Councils warn they may no longer be able to cope with high demand or outbursts of disease.
Patients could face longer waits for sexual disease treatments after visits to clinics surged 25% while funding is being cut back.
Town hall chiefs said sexual health services are reaching a “tipping point” where they can no longer cope with high demand or outbursts of disease.
A new report by the Local Government Association (LGA) – which represents local councils across England and Wales – says new attendances at sexual health clinics hit 2,456,779 in 2016 – compared to 1,941,801 in 2012.
The LGA said that the same time there had been a near 10% reduction to town hall public health budgets which could “impact on councils’ ability to meet demand and respond to unforeseen outbreaks”.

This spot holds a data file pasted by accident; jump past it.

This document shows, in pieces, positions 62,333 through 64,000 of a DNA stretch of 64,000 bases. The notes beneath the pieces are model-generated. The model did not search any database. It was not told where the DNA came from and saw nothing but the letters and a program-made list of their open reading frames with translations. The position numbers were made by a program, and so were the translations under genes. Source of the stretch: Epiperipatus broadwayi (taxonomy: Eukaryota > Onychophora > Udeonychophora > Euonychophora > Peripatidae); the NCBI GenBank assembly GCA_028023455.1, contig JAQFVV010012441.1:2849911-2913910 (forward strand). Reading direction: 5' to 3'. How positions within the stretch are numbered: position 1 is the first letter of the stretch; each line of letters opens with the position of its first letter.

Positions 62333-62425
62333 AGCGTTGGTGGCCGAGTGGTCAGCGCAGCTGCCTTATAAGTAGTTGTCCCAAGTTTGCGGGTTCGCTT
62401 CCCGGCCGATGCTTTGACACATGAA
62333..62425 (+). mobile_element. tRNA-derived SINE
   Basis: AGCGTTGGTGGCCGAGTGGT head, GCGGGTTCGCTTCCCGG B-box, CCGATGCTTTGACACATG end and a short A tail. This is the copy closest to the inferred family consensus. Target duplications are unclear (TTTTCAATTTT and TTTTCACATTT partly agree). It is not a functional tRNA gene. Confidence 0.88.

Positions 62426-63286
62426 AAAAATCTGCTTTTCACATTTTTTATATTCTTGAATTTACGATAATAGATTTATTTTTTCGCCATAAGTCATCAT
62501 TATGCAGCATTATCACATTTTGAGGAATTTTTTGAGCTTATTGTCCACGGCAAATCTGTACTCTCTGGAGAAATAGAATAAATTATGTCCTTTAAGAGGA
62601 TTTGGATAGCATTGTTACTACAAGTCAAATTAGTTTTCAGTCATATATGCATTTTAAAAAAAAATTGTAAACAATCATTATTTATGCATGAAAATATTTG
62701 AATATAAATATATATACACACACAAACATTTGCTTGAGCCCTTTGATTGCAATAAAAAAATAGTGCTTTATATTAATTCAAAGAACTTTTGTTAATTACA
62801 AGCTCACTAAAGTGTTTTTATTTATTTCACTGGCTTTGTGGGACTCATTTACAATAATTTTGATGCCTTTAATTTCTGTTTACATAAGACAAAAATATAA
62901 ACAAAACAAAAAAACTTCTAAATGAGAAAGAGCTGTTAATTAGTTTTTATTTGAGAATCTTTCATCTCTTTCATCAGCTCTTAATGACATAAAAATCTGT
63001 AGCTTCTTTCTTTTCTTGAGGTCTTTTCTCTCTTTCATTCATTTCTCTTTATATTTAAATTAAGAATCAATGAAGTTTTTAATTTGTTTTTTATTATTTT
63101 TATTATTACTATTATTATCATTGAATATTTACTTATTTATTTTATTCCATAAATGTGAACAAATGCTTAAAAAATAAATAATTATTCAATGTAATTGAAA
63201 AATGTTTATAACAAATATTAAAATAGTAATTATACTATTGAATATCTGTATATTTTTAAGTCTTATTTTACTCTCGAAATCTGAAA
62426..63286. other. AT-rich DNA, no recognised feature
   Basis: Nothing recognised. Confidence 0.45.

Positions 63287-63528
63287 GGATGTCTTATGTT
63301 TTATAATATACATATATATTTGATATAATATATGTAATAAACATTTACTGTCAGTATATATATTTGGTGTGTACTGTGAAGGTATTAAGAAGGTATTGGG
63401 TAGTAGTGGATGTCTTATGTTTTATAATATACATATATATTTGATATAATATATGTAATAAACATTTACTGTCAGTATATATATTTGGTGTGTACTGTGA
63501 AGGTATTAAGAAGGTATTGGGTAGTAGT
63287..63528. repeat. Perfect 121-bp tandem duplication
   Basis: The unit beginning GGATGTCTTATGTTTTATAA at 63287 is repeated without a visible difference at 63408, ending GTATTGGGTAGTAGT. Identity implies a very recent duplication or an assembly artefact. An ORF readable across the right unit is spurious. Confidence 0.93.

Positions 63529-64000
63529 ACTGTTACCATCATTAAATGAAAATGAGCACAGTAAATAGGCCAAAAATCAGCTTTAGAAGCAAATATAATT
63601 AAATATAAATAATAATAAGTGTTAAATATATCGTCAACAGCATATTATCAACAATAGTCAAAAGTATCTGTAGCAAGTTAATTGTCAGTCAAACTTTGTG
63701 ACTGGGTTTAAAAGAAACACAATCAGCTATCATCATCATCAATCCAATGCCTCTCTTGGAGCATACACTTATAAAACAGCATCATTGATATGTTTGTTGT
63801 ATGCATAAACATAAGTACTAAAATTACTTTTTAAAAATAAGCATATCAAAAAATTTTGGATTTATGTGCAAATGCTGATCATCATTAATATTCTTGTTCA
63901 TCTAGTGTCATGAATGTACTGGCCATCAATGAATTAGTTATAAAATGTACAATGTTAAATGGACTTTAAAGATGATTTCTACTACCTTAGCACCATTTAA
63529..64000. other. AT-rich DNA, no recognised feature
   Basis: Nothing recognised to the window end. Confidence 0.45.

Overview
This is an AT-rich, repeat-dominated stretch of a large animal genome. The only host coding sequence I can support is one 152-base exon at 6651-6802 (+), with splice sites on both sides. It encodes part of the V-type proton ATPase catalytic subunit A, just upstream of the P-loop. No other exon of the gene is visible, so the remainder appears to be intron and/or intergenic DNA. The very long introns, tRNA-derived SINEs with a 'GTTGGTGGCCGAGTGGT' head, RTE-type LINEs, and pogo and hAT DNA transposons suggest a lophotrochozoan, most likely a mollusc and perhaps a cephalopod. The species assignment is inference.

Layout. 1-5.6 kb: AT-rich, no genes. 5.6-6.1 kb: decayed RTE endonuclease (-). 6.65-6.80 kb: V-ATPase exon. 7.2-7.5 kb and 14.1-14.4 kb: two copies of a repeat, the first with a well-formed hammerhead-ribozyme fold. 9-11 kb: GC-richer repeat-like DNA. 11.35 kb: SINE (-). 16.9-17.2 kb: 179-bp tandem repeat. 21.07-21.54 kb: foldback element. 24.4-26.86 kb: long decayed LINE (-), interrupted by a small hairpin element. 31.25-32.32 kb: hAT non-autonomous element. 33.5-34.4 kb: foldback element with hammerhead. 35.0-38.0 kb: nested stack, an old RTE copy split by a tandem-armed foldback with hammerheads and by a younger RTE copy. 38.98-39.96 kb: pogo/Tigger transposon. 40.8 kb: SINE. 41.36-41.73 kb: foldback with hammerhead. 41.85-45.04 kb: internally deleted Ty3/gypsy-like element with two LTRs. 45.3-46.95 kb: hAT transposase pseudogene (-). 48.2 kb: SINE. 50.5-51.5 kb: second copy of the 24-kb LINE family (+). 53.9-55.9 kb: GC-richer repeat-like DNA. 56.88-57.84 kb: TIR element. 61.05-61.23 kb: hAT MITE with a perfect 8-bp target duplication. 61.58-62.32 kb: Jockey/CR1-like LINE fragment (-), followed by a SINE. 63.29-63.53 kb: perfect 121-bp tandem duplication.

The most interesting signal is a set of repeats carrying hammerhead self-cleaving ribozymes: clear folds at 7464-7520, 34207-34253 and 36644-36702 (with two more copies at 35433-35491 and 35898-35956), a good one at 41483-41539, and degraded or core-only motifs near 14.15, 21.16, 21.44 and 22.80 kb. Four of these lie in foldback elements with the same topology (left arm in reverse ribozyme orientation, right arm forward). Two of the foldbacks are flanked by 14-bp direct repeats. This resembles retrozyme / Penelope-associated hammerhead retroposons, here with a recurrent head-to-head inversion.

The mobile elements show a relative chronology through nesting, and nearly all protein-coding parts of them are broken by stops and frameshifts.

Coun Izzi Seccombe, chairman of the LGA’s community wellbeing board, said: “While it is encouraging that more and more people are taking their own and their partners’ sexual health seriously, we are concerned that this increase in demand is creating capacity and resource issues for councils.